Despite all the efforts to begin fashioning open higher education models (see MIT, OpenCourseWare, etc.), there is less discussion of "crowdsourcing" higher education. The basic idea of crowdsourcing is inviting your customers into the business and sharing their ideas and activities within the enterprise.
In higher education I think we are more reluctant to give up our positions as "experts" to our students. Even the various "guide on the side" ideas about teaching in higher education never allow the faculty member to be in any other place than the nominal head of the class.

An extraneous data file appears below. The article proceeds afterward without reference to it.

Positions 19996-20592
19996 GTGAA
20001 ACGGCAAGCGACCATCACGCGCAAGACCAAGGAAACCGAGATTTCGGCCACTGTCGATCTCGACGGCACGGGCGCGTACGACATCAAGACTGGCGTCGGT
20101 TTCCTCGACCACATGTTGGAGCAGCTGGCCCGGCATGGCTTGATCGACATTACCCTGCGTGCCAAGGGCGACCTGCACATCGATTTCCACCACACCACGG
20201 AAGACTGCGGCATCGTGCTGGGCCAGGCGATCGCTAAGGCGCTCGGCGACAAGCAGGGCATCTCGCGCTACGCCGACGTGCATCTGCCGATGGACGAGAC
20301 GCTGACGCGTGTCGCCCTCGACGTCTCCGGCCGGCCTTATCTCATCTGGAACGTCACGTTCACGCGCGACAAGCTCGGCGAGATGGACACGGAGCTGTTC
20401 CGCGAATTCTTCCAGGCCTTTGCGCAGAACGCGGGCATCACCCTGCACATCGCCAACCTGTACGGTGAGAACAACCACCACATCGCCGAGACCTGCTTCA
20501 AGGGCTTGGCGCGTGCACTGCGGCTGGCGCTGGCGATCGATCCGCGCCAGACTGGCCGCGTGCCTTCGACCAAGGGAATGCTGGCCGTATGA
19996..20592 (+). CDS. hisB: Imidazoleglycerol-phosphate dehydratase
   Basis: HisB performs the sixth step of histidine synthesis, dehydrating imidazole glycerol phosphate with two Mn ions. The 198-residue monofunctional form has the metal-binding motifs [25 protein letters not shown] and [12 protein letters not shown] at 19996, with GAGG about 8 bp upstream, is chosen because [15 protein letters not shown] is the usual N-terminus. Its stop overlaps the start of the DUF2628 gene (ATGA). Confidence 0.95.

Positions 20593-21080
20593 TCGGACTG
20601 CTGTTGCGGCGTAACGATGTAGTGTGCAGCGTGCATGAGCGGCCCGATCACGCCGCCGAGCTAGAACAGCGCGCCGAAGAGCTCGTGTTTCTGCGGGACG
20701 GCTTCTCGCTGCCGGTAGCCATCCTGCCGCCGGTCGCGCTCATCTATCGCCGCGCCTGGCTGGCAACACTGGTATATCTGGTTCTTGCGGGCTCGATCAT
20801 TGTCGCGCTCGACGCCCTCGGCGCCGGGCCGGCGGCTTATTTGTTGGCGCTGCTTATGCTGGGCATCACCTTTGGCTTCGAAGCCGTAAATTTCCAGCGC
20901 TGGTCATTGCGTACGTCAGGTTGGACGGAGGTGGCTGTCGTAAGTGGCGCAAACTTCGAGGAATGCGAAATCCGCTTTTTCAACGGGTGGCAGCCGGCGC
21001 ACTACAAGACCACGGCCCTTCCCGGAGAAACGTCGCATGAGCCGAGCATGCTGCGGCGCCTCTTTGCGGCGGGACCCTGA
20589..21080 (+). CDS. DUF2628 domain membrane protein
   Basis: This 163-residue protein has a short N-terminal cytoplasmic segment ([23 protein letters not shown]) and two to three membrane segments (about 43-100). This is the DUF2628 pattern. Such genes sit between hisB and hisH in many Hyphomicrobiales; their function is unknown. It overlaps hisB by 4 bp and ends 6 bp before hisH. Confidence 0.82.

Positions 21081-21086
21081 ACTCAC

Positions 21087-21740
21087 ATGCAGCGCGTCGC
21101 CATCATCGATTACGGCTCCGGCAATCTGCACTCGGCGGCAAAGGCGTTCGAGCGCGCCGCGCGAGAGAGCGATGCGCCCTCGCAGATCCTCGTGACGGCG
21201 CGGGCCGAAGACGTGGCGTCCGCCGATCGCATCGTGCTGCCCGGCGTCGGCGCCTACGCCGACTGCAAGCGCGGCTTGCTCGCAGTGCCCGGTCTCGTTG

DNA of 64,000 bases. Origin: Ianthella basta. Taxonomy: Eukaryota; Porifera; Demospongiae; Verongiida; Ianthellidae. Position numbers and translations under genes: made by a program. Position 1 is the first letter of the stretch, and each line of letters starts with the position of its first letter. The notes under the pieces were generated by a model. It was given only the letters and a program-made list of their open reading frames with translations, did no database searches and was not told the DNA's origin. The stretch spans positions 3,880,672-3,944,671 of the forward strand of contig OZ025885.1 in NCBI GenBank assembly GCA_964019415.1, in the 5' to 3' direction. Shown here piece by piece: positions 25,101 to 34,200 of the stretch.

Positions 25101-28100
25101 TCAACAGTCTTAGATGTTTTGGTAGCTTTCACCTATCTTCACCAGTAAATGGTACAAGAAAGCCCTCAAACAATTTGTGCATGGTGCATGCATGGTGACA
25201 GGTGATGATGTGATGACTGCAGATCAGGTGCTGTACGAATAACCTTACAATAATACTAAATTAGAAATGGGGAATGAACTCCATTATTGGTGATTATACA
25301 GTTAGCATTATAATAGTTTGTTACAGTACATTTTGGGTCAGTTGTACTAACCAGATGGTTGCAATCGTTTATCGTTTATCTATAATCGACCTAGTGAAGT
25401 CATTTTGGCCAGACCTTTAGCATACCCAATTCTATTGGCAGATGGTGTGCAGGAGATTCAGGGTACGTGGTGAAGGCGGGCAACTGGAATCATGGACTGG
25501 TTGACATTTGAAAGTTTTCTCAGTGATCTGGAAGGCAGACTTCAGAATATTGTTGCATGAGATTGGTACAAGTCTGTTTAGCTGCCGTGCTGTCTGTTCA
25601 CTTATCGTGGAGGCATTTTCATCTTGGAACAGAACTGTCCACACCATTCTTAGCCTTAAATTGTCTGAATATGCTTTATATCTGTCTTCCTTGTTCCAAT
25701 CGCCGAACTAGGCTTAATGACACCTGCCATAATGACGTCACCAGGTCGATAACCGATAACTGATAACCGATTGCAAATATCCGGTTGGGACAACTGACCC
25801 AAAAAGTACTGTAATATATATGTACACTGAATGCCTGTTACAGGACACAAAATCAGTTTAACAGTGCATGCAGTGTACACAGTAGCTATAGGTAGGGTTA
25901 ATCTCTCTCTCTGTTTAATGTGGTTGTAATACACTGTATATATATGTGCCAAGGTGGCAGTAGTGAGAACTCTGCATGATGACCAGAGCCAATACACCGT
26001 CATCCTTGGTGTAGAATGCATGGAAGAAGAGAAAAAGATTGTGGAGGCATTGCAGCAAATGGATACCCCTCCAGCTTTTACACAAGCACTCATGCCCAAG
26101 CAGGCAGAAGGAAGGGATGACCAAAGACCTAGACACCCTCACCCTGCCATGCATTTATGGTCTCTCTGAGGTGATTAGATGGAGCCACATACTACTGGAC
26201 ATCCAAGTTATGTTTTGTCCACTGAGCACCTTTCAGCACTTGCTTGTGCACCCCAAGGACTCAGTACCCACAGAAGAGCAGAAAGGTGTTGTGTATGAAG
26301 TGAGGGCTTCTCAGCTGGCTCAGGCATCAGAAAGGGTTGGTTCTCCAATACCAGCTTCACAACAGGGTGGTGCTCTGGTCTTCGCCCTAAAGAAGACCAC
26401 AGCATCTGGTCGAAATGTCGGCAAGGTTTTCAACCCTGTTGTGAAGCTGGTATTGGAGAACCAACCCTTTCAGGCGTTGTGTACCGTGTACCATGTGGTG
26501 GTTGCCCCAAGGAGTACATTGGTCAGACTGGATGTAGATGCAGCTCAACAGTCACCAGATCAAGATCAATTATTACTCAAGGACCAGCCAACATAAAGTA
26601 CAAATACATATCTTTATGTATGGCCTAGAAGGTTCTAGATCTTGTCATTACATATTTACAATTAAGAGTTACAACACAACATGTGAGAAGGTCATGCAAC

Yet it seems to make sense to begin including students into the instructional process. There is a considerable body of educational scholarship that suggests that "peer tutoring" can be a powerful force for learning, both for the peer being tutored as well as the tutor. Any what about an even large pool of students, former students and other interested "amateurs" who are interested in both learning and thinking carefully about the content of higher education. Isn't this a great untapped resource? Rather than let them devote all their energy to creating thoughtful Wikipedia entries, shouldn't we invite into the process of developing instructional materials?